The first neuron in the visual system sets the frame rate for visual detection
Our central vision is unable to detect rapidly changing visual inputs, such as flickering light, as well as our peripheral vision can. Where does this common perceptual difference originate in the visual system and what are the underlying neural mechanisms? We explored the cellular and circuit mechanisms in foveal and peripheral retina and unexpectedly uncovered that the perceptual difference in temporal sensitivity originates in the cone photoreceptors that transduce photons to electric signals.
HFSP Long-Term Fellow Raunak Sinha and colleaguesauthored on Tue, 14 March 2017
Our visual perception - including the ability to read this text - is dominated by the fovea. Because the fovea subtends a tiny part of the visual scene (about the size of your thumbnail at arm’s length), we make rapid eye movements to direct the fovea to key locations in a visual scene. Among mammals, the fovea is found only in humans and diurnal primates and accounts for ~50% of retinal output and ~50% of the input to the visual cortex. Despite its high spatial and chromatic sensitivity, foveal vision has a rather poor temporal sensitivity compared to peripheral vision. Past in vivo recordings of foveal output signals suggest that perceptual specializations of foveal vision originate largely in the retina itself rather than in subsequent cortical circuits. Nonetheless, we know very little about the cellular and synaptic basis of these functional specializations. This is due to a lack of intracellular recordings from foveal neurons. In this study, we make the first direct comparisons of the physiological properties of foveal and peripheral retinal neurons and the first structure-function correlation in the fovea. These experiments reveal how differences in the cellular and synaptic operation of foveal and peripheral retina can account for well-established perceptual differences in temporal sensitivity between foveal and peripheral vision.
Figure: The visual information encoding the flight path of a butterfly is conveyed by cone photoreceptors depicted as old video cameras with clocks that have different gradations. The “foveal camera clock” has coarser gradations and the “camera reel” carrying the information of the butterfly’s flight to the brain with the highest spatial resolution has a slower frame rate with half as many frames compared to the peripheral camera reel. Concept by Jacob Baudin and artwork by Xiaoyun Wu.
A major theme of recent retinal work has been the surprising computational specializations of non-foveal retinal circuits, eg. direction selectivity, selectivity for complex stimulus features, etc (Ref. 1). These computations rely on inhibitory signals generated by diverse populations of inhibitory retinal neurons called amacrine cells. Surprisingly, we find that inner retinal synaptic inhibition minimally shapes responses of foveal midget ganglion cells (the dominant output neurons of the fovea). In contrast, synaptic inhibition strongly shapes responses of peripheral midget ganglion cells. Correspondingly, foveal midget ganglion cells expressed fewer inhibitory receptors on their dendrites compared to their peripheral counterparts. This lack of inhibitory input is very surprising given the importance of balanced excitation and inhibition for the operation of most sensory and cortical circuits (Ref. 2). This difference in synaptic integration between foveal and peripheral midget ganglion cells is a key insight to foveal-peripheral computational differences, but interestingly does not account for differences in temporal sensitivity between the two retinal regions.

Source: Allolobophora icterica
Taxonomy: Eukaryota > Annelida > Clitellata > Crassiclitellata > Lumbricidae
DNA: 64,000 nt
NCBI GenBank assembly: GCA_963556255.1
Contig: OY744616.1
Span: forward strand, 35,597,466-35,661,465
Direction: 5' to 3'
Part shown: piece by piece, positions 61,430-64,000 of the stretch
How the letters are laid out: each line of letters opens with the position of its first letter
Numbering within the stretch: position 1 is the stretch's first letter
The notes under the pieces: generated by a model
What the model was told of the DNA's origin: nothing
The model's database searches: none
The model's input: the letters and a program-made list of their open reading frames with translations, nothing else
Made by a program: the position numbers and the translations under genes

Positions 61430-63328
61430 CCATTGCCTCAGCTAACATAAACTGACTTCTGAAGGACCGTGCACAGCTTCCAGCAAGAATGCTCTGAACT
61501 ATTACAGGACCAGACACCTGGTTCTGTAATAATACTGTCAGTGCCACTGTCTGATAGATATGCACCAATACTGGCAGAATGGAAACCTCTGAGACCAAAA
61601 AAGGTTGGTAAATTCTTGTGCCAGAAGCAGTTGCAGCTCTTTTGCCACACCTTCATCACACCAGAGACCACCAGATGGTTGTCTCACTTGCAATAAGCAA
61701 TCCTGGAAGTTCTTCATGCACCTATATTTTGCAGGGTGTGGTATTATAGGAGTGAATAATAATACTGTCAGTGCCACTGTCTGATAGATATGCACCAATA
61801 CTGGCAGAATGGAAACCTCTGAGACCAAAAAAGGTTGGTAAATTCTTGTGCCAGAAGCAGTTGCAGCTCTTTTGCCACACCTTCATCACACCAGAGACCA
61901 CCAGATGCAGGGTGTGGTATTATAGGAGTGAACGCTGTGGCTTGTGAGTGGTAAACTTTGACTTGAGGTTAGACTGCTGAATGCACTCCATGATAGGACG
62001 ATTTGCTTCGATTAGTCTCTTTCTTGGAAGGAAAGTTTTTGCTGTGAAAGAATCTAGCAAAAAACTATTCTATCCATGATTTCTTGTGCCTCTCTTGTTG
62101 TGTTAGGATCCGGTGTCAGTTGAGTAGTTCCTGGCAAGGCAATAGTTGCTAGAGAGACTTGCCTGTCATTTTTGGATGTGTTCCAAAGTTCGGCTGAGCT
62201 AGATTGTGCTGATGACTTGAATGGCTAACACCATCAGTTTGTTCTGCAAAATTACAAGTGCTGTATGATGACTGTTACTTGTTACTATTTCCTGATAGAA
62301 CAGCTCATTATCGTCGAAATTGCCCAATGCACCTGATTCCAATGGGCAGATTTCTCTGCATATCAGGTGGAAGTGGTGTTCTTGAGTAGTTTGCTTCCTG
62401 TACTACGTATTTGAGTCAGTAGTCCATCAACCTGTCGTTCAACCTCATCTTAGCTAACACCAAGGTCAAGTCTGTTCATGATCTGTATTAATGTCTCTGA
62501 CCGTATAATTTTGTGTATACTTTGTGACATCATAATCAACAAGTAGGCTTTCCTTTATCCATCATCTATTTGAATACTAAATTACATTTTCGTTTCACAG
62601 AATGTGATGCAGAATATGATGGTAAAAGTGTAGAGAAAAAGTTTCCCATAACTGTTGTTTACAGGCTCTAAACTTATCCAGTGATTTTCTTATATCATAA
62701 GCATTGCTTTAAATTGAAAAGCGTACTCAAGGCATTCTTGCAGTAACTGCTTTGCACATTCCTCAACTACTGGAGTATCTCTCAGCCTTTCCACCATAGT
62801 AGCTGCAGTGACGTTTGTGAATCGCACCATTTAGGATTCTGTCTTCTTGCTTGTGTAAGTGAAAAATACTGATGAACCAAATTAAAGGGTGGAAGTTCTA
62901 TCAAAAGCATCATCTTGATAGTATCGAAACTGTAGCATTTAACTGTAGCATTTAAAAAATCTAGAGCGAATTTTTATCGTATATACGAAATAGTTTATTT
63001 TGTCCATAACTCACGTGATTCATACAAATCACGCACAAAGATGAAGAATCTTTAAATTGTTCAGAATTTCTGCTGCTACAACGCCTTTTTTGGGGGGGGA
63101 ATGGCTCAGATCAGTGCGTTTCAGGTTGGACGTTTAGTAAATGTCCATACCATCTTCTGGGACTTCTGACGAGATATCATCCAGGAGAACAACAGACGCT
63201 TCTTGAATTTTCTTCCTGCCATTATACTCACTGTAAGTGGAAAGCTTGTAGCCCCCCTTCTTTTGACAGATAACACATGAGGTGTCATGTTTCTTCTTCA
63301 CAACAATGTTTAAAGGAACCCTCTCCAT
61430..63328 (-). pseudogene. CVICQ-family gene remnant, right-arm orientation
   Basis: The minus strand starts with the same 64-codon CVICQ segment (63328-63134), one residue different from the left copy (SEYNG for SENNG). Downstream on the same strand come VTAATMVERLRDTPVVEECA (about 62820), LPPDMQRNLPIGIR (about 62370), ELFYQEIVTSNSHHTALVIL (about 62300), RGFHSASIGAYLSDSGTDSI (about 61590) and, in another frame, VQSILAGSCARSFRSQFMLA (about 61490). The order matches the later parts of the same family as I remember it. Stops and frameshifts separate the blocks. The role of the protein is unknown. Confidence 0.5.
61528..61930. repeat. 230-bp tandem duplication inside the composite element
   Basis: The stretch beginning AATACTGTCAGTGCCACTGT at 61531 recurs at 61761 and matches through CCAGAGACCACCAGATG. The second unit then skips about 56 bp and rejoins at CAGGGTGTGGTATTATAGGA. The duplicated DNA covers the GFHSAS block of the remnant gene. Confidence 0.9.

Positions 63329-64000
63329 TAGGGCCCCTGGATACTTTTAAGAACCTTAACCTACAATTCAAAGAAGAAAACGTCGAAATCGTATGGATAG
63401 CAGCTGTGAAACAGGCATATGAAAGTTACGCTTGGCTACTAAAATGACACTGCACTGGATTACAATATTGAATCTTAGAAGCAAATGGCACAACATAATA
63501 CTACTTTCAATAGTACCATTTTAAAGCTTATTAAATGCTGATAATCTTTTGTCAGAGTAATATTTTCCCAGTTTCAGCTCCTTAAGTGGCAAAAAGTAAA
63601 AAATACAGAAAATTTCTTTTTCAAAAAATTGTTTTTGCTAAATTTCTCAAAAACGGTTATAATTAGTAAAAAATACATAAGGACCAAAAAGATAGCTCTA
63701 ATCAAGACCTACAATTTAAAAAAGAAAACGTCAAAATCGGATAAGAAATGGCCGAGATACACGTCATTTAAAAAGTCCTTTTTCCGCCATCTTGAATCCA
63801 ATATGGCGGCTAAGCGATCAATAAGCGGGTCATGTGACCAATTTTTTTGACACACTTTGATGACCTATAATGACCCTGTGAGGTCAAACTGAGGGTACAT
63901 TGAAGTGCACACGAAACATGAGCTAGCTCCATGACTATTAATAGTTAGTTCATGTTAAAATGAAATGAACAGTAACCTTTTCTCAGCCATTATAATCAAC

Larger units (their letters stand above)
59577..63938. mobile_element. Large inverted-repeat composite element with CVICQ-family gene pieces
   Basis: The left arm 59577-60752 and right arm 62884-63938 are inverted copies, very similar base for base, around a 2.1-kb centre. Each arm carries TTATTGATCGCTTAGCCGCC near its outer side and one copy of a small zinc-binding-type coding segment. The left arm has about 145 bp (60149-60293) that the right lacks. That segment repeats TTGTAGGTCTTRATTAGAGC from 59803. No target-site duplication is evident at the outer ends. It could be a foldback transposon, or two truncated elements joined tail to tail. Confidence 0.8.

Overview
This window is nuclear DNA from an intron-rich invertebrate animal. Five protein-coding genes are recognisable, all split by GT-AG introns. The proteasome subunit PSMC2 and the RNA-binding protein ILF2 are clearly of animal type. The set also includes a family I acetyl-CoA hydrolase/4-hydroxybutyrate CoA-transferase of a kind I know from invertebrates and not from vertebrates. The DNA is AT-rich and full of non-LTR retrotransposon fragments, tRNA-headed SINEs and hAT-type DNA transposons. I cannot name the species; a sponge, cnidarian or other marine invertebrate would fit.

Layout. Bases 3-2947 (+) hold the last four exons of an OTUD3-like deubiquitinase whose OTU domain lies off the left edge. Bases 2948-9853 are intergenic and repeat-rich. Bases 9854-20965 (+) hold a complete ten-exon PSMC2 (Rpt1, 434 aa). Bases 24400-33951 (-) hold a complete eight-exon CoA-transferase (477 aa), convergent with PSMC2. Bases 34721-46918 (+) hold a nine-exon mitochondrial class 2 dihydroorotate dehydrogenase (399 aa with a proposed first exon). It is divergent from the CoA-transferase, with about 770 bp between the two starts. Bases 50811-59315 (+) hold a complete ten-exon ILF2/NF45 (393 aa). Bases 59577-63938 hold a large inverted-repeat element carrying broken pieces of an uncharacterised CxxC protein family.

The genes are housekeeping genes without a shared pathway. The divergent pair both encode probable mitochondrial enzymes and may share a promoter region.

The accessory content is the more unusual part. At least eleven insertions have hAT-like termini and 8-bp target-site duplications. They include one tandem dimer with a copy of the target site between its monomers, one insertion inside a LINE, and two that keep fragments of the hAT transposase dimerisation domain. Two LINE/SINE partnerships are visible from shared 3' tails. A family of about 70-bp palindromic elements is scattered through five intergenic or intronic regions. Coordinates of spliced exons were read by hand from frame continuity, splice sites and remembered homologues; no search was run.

Determining the cellular origin of human perception is an important, but rarely realized, goal in neuroscience. Our results provide a simple explanation for the perceptual observation that foveal vision is less sensitive to rapidly varying light inputs than peripheral vision. This difference in temporal sensitivity shapes our everyday visual experience, for example, it determines the frame rates of movies and refresh rates of computer monitors. To our great surprise, we found that the responses of the cone photoreceptors - the first neurons of the visual system - themselves exhibit a 2-fold difference in response time course between foveal and peripheral retina. This is nearly identical to the difference in perceptual sensitivity between the two retinal regions. Models of visual function often assume that differences between foveal and peripheral vision originate in the neural circuits that read out cone photoreceptor signals. The heterogeneity we find in the cone responses requires a reevaluation of these models and the conclusions drawn from them.
The results clearly illustrate that the fovea is not only a special structure but also a place that employs different computational strategies compared to peripheral retina. This distinction will be an important consideration in how computations are partitioned between retina and cortex. The results are also important since there is a great deal of effort to restore foveal vision in humans and our understanding of the computational structure of the fovea was largely missing.
Cellular and Circuit Mechanisms Shaping the Perceptual Properties of the Primate Fovea. Sinha R*, Hoon M*, Baudin J, Okawa H, Wong RO, Rieke F*. Cell. 2017 Jan 26; 168(3): 413-426. (*co-correspondence)
 Transformation of visual signals by inhibitory interneurons in retinal circuits. Jadzinsky, P.D., and Baccus, S.A. Annu Rev Neurosci. 2013, 36, 403-428.
Yo How inhibition shapes cortical activity. Isaacson, J.S., and Scanziani, M. Neuron. 2011, 72, 231-243.